Sad sunflower

June 25, 2014; New Orleans Advocate

Earlier this year, NPQ wrote about inBloom, one of the more expensive failed foundation initiatives ever. With grants from Gates and Carnegie of $100 million, inBloom managed to get and lose any number of contracts with public schools in just 15 months. In so doing, they did the country a favor by surfacing the fact that information about individual students may be at risk of being shared far more broadly than is justifiable.

As Stephanie Simon wrote for Politico, the outcome was exactly the opposite of what Gates had been trying to accomplish. “Moms and dads from across the political spectrum have mobilized into an unexpected political force in recent months to fight the data mining of their children. In a frenzy of activity, they’ve catapulted student privacy—an issue that was barely on anyone’s radar last spring—to prominence in statehouses from New York to Florida to Wyoming.”

And legislators are listening. In Louisiana, a state that at first touted and then cancelled a contract with inBloom, Governor Bobby Jindal just signed House Bill 1076, which prohibits local public schools from collecting some student data without parents’ permission and requires that the state develop a system for unique student identification numbers to replace social security numbers. State Rep. John Schroder (R-Covington) sponsored the bill.

Simon’s article attributes the demise of inBloom to a parent privacy lobby that is supported both by the right and the left. She writes that the effort has moved along to take on a national system promoted by the Obama administration that would track children in state databases from “as early as infancy through the start of their careers.” The total cost of this would be more than $1 billion and they would store information on tens of millions of young people, complete with names, birthdates, addresses, and even in some cases Social Security numbers.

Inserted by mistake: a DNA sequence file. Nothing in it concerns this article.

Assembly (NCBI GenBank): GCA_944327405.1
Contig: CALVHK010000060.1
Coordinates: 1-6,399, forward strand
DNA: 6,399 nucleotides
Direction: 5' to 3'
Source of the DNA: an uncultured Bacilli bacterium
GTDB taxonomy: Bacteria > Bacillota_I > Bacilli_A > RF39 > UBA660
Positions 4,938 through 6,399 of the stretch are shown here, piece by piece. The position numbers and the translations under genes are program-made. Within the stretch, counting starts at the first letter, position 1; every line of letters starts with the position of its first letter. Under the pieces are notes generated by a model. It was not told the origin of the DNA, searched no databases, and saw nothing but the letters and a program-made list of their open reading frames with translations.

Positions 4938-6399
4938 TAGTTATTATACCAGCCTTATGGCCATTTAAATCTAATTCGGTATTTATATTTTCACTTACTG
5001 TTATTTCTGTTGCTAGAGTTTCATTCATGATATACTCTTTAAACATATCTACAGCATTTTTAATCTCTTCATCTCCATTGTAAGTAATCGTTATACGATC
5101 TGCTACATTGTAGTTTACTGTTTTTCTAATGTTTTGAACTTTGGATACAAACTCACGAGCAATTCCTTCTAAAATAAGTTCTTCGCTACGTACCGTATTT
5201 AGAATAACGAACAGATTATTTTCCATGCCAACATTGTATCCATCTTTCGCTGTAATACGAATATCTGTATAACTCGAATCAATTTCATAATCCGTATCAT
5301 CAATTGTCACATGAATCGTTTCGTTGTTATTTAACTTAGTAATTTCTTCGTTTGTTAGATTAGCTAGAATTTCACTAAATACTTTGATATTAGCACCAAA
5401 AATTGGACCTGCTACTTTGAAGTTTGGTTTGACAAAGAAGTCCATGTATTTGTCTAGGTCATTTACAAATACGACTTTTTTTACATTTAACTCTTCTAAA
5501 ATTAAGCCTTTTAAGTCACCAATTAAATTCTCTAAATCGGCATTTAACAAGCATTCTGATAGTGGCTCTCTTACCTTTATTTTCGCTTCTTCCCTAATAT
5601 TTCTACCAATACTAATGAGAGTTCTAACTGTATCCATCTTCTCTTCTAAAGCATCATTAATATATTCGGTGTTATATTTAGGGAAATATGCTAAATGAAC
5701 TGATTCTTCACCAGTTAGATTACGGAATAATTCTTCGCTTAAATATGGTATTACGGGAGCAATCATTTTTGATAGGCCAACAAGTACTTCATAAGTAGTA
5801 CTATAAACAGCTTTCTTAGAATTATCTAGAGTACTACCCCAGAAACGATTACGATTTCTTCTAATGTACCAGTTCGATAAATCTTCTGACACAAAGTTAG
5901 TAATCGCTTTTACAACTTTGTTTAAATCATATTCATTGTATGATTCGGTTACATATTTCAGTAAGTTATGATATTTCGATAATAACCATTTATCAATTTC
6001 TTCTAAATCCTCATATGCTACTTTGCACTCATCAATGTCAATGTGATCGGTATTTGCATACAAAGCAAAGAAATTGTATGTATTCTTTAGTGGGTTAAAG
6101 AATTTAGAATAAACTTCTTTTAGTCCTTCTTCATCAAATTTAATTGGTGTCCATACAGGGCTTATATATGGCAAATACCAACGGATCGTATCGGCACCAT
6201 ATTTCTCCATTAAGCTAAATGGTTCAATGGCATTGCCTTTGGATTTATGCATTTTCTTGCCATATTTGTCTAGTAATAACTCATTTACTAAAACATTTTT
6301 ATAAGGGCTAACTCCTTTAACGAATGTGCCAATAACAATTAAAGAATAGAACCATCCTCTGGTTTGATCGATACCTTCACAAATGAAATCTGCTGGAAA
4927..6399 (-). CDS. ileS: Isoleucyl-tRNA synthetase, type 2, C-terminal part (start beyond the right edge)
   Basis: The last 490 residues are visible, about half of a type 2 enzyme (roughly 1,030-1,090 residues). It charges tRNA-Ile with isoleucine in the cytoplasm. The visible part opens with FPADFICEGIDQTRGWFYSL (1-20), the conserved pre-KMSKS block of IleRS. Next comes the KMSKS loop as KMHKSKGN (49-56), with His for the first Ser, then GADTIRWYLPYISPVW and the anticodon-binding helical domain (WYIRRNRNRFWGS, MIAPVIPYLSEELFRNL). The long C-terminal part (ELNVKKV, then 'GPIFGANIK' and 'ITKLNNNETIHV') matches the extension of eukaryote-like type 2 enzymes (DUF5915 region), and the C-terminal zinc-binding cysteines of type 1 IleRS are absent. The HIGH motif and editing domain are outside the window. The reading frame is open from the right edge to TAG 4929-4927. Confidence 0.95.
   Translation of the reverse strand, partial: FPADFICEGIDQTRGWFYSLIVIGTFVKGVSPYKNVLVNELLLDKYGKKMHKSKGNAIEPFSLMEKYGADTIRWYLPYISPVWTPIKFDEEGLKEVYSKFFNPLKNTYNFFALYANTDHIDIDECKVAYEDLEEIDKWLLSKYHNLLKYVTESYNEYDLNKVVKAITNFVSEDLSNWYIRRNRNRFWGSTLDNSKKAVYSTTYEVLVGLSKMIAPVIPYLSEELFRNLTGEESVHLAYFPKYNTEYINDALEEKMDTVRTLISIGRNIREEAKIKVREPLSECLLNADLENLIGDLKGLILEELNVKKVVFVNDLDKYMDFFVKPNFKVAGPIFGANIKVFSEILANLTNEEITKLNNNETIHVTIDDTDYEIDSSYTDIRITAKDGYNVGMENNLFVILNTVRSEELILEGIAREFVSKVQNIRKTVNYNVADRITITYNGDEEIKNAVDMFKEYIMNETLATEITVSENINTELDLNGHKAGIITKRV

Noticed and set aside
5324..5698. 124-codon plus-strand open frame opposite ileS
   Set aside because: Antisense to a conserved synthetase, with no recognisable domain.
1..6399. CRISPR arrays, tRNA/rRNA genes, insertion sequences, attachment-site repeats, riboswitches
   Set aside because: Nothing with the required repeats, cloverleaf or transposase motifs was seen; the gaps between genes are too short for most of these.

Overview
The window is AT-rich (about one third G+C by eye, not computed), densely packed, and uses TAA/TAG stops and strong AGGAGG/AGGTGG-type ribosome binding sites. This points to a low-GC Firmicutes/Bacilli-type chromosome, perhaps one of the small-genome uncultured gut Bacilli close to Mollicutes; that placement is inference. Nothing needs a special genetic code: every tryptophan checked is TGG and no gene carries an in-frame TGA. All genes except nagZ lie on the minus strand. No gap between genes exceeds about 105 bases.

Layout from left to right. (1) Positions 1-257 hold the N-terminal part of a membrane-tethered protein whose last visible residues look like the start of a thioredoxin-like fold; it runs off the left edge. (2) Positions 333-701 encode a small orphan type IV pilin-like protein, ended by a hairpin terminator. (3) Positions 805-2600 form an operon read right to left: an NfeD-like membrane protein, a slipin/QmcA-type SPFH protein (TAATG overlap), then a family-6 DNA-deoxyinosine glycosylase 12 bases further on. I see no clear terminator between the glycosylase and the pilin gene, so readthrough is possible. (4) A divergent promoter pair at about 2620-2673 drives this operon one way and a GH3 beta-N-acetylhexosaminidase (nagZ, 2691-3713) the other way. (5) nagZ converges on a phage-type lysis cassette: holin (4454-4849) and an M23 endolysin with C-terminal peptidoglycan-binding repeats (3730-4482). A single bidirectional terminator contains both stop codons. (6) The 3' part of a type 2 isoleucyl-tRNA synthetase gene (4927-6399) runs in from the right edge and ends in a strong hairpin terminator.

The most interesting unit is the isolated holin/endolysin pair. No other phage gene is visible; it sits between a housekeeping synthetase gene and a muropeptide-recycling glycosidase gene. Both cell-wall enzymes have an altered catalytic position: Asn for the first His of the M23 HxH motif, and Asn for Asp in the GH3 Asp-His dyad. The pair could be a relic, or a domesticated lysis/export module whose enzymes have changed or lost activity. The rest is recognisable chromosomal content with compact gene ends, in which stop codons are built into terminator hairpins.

But even just since January 14, states have instituted stronger privacy protections for students with bipartisan support, and as these move ahead, they are becoming more inclusive of the range of concerns that parents have.

Simon writes that the billionaire ed reformers and public servants always just “assumed parents would support their vision: to mine vast quantities of data for insights into what’s working, and what’s not, for individual students and for the education system as a whole.”

Maybe they should have asked.

It is perhaps ironic that this initiative’s most powerful legacy may be in the spawning of a movement against big-data-at-the-expense-of-our-privacy. The fact that some proponents of the effort remain confounded about why their subjects do not want something so clearly “in their best interests” implies that they are convinced that refusal to comply is mere ignorance and recalcitrance. The backers of these ideas have plenty of money at their disposal, so the parents better be in this for the long haul.—Ruth McCambridge